Before the Waltham Watch Company went out of business in 1957, it founded a subsidiary in Switzerland in 1954, Waltham International SA. Waltham International SA retains the right to the Waltham trade name outside of North America, and continues to produce mechanical wrist watches and mechanical pocket watches under the "Waltham" brand.

During their restructuring efforts in the 1950s, Waltham opened an office in New York for the purposes of importing Swiss watch movements and cases. Due to restrictions placed on the company by its main creditor, the Restructuring Finance Corporation, they could not sell these watches directly, so they were sold through an independent company, the Hallmark Watch Company.

In 1959, the Waltham Watch Company merged with the Hallmark Watch Company, giving the new company access to replacement parts to service existing Waltham watch owners. The company came under much scrutiny by the Federal Trade Commission throughout the 1960s, and ultimately was forced to change its advertising and branding policies to clearly indicate that it was not directly related to the original Waltham company, and that its products were not made in America.[7]

Specialized clocks and chronographs for use in aircraft control panels continued to be made in the Waltham factory by the Waltham Precision Instruments Company. In February 1994, Prime Time Clocks purchased the last remaining product line, the mechanical aircraft clock.[citation needed] Waltham Precision Instruments was moved to Ozark, Alabama and changed its name to Waltham Aircraft Clock Corporation.[citation needed]


Waltham railroad watches flyer.


Every watch movement that the company produced was engraved with an individual serial number. That number can be used to estimate the date of production. Volunteers have created a database of Waltham serial numbers,[8] models and grades,[9] and descriptions of observed watches.[10]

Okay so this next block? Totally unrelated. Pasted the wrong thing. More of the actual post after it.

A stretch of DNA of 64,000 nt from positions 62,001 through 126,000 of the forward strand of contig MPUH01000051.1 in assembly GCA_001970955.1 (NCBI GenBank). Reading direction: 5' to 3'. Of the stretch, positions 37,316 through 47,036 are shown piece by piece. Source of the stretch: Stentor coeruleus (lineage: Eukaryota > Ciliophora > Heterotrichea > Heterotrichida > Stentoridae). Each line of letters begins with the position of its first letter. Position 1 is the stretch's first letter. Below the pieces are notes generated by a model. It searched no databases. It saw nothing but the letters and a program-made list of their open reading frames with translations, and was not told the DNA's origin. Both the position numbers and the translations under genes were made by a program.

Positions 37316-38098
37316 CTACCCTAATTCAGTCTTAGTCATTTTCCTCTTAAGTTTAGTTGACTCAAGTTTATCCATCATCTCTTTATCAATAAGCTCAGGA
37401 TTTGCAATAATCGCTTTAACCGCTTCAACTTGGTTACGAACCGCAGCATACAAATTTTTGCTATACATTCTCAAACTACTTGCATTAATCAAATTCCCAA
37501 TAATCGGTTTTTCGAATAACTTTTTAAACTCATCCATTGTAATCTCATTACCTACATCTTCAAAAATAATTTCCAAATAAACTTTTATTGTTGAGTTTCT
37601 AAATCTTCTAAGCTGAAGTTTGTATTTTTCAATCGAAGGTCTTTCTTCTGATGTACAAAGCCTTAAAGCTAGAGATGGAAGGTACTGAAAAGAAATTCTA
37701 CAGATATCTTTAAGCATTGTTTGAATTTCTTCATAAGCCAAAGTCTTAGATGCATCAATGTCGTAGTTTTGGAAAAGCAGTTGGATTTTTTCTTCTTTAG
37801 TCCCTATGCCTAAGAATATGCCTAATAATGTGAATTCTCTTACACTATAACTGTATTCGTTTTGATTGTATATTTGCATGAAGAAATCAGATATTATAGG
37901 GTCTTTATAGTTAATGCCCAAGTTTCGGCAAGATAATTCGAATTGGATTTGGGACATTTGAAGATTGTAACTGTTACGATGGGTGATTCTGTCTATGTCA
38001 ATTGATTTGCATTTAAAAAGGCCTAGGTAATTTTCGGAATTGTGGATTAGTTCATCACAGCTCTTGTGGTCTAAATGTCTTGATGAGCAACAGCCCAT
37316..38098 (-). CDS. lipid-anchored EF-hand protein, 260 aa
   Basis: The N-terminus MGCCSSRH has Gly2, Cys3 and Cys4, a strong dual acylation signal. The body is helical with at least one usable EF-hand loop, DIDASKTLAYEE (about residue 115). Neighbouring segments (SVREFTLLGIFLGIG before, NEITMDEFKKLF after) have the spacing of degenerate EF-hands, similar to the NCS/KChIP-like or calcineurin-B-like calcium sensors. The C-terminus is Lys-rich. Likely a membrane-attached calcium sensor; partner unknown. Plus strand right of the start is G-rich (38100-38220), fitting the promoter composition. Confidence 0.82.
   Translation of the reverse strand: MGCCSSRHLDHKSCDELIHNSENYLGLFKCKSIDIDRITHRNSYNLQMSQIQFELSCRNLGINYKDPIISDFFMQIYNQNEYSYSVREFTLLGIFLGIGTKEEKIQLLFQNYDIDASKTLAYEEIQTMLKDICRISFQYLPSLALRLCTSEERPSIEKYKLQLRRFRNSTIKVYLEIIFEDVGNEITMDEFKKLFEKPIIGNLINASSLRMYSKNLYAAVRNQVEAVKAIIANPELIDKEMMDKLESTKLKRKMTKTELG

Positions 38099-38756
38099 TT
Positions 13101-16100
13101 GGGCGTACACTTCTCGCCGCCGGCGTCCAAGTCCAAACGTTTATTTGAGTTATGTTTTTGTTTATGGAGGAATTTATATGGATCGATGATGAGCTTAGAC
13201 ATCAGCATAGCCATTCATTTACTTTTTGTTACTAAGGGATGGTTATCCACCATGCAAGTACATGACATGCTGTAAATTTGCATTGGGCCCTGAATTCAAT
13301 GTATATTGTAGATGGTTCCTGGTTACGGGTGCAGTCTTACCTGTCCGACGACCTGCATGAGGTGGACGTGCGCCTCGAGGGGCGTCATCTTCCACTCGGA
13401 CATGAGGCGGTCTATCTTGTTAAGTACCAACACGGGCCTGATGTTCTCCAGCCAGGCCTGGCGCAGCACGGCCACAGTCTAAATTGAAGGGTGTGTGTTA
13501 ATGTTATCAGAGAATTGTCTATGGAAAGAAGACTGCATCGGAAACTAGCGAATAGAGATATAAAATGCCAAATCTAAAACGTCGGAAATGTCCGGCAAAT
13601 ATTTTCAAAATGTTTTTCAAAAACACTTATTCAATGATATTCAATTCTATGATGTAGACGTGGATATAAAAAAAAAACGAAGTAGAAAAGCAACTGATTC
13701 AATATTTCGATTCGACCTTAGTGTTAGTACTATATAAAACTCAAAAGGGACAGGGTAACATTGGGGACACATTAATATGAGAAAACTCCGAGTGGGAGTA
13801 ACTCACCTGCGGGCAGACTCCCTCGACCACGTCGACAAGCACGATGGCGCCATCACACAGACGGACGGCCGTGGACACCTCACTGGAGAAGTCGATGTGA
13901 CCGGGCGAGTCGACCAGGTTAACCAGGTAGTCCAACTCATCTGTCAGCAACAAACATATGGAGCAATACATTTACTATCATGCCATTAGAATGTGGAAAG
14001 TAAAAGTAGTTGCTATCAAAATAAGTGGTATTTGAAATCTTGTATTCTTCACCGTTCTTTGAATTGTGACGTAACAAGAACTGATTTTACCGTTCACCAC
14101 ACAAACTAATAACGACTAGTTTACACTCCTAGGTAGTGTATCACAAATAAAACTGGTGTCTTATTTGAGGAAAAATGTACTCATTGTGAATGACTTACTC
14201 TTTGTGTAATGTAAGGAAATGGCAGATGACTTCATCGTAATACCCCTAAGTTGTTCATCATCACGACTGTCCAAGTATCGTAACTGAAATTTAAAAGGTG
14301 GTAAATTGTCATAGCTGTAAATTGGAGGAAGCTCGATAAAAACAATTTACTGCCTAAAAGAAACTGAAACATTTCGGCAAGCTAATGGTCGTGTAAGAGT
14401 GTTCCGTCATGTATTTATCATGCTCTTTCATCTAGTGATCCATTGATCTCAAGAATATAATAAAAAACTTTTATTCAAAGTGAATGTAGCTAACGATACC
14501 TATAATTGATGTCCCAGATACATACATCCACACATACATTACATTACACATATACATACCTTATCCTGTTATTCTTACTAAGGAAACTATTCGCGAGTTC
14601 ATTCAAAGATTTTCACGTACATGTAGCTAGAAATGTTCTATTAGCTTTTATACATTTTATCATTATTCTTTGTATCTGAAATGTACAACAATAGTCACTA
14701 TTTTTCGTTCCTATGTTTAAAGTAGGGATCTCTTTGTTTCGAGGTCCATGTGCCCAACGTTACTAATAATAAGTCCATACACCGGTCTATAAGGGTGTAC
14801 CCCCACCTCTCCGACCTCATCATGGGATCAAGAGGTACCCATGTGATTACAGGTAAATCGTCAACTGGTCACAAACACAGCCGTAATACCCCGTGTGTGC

Two groups of high-quality watches were produced by the company for orders placed by the Canadian Pacific Railway. One large group has the shield and beaver emblem of the Railway engraved on the movements and is known as the "CPR" type. The second group has "Canadian Railway Time Service" engraved on the movements, and is known as the "CRTS" type. They are both highly prized by collectors.

Upon giving the Gettysburg Address in 1863, Abraham Lincoln was presented with a William Ellery, key wind watch Waltham Model 1857, serial number 67613. This watch is now in the collection of the National Museum of American History at the Smithsonian Institution in Washington, DC.[11]

Yun Bong-gil, a Korean independence activist who assassinated Japanese General Yoshinori Shirakawa, purchased a Waltham Watch in 1932 and exchanged it with the president of the Provisional Government of Korea, Kim Gu, just before he bombed the Japanese assembly in Hongkou Park. The watch is registered by the Republic of Korea as National Cultural Heritage.[12]


The 1937 Ford sedans had Waltham speedometers, reputedly the only speedometer in a Ford to display the name of its manufacturers. A tester at the time was quoted as saying that accuracy had to be "plus or minus 10 MPH".

See also


  1. ^ a b c d e f g h "Yankee Hod-Carrier Revolutionized the Making of Watches". The Independent-Record. 28 February 1895. Retrieved 25 August 2020.